In my mind, whenever she looked at me with the question, I heard “Qu’est-ce que?” — short for qu’est-ce que c’est, literally French for, what is it that it is.
“What?” she wanted to know. “What’s being said? What funny thing happened? What am I missing?”
How hard it must be to be deaf in a crowd of hearing people! We take it for granted — that we can hear the one-liners from the crowd without having seen the one who said it.
We can hear the bell calling us to dinner.
We can hear the music and the laughter.
We can hear the rise and fall of a voice as a story is being told.
And the wind in the trees.
And the water of the Frio River.
On our last night at Laity Lodge, I was heading to the concert with a friend and stopped at my deaf friend’s room to see if she was ready to go.
I opened her door, didn’t see her in there, and called her name in case she was around the corner.
Of course, she didn’t answer, because she couldn’t hear me.
My companion laughed and laughed. “I can’t believe you just did that,” she said.
I can’t believe I did either.
It’s just that when I think of her, I don’t think of a disability. I think of a beautiful person with whom I love spending time.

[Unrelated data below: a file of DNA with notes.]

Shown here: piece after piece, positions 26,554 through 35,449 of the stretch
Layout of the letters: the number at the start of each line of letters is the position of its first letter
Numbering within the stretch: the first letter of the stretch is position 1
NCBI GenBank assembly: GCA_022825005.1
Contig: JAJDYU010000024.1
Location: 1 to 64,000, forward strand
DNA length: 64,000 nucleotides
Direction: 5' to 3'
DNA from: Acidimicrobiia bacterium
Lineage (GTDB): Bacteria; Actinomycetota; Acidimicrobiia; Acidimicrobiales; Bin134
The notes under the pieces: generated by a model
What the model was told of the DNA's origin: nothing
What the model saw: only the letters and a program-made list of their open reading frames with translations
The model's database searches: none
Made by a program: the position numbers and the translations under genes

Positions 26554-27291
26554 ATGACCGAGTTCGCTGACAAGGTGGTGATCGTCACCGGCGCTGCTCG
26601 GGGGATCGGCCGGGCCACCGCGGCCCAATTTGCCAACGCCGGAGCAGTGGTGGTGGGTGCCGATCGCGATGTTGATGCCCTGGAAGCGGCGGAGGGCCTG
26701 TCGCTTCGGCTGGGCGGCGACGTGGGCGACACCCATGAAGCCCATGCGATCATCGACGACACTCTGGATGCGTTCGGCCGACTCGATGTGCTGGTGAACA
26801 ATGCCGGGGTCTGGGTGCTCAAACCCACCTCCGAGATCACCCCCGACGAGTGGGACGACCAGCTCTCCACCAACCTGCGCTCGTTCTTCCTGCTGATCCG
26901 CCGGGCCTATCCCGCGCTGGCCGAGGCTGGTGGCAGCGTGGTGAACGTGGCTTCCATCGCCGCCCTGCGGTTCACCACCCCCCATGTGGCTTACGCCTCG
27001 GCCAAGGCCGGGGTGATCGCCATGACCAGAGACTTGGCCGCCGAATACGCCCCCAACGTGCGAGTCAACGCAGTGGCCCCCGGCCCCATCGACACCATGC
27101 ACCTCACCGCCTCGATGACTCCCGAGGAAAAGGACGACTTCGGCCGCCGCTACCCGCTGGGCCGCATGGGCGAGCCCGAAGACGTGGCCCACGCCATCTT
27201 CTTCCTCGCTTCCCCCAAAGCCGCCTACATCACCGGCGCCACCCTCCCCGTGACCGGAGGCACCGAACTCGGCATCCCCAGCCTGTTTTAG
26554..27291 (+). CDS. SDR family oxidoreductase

Before my trip, with the Lenten season on my mind, I wrote a Collect for Laity Lodge.
To the God of Silence —
Speak to me in whispers
in gentle breezes
in the laughter of running water
and the tears of gentle rain.
Remind me now and again
that You are with me every moment.
Fill my heart with Your silence
and Your song
Through Jesus —
who heard Your silence in Gethsemane
and again on the cross
and who now sits at Your right hand.
Elie Wiesel, in his foreword to the newest translation of Night, said, “[I] trusted the silence that envelops and transcends words… For despite all my attempts to articulate the unspeakable, ‘it’ is still not right.” And later, “[Some things] need to remain between the lines.”
Night‘s awful story needs to be heard — yet it speaks as much through the silences as it does with the words. It is a powerful book.
And I found myself, during Lent, going again and again to God’s silence in Gethsemane and at Calvary.